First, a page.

The interaction of cells with the FS surface, which was observed by optical microscopy and scanning electron microscopy, showed large amounts of MSC adherence and growth on the dense fibrin network formed by the sealant. Gardin and colleagues also noted this phenomenon and reported interactions between adipose tissue-derived stem cells and scaffolds produced from traditionally prepared FS and hyaluronic acid [27].

Transmission electron microscopy showed the presence of nuclei with euchromatic features, which highlighted active protein synthesis along with high metabolic activity. We report the existence of interactions between viable and actively functional MSCs and the FS, due to the clear presence of deposited matrix. These results are corroborated by Trubiani and colleagues, who reported extensive MSC biomass growth on scaffolds, including a fibrin sponge [28].

A cell viability test with markers for live (Hoescht 33342) and dead (propidium iodide) cells indicated viability rates above 80% for MSCs cultured in the presence of FS. Such a result ensures the presence of excellent interactions between the cells and the scaffold (FS) because the cells were able to maintain their viability and functionality. This result corroborates an earlier report by Yamada and colleagues that showed the possibility of transferring MSCs to receptor sites without losses in cellular structure integrity or viability of the cultured tissue [29]. Yamada and colleagues also showed that stem cells could effectively migrate and interact on different scaffolds derived from traditionally prepared fibrin sealants [29].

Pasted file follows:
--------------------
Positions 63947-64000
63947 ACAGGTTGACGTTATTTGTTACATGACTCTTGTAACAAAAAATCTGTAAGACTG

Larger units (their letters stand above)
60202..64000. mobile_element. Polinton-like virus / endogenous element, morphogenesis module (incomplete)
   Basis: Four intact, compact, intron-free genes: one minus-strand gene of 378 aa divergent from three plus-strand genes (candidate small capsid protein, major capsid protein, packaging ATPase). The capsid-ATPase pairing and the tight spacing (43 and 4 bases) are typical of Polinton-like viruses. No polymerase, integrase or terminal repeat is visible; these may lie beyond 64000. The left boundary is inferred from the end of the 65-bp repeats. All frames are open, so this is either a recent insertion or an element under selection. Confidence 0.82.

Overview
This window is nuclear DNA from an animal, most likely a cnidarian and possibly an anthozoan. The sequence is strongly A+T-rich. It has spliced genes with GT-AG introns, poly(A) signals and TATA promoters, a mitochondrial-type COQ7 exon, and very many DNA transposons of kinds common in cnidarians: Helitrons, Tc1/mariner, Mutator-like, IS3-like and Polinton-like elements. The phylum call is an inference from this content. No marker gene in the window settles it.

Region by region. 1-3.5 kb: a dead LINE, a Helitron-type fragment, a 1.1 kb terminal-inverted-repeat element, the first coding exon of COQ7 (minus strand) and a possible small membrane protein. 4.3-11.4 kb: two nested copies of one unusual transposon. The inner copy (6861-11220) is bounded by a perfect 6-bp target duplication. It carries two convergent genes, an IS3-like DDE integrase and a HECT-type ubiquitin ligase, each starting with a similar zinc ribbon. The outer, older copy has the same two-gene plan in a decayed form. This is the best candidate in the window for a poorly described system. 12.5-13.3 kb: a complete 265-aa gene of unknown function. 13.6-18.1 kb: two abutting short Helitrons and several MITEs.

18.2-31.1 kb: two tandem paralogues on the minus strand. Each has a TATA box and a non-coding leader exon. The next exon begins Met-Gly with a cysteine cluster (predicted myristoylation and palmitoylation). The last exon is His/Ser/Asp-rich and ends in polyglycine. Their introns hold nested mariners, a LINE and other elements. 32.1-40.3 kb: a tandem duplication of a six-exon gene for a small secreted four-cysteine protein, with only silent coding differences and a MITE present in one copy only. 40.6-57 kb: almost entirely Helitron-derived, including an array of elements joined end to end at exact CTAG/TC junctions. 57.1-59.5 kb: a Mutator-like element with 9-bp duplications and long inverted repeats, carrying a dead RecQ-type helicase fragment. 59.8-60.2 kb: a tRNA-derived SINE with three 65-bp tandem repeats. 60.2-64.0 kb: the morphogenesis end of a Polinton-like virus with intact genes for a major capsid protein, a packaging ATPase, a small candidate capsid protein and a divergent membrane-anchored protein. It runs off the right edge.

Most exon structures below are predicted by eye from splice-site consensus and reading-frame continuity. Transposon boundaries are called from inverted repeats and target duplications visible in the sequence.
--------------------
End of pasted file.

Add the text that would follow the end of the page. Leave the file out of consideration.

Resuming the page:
Several in vivo studies have been performed in different animal species and humans, demonstrating the translational potential of our FS [16, 30, 31].

Conclusions

The snake venom-derived FS produced at the Center for the Study of Venoms and Venomous Animals at UNESP interacts very well with rat bone marrow-derived MSCs. Moreover, this new FS can be prepared and adjusted according to MSC needs, thus enabling use with autologous, homologous or heterologous fibrinogen. Based on the results, this new FS is a promising biological three-dimensional scaffold candidate – and because the product is derived from animals, FS does not transmit infectious diseases from human blood.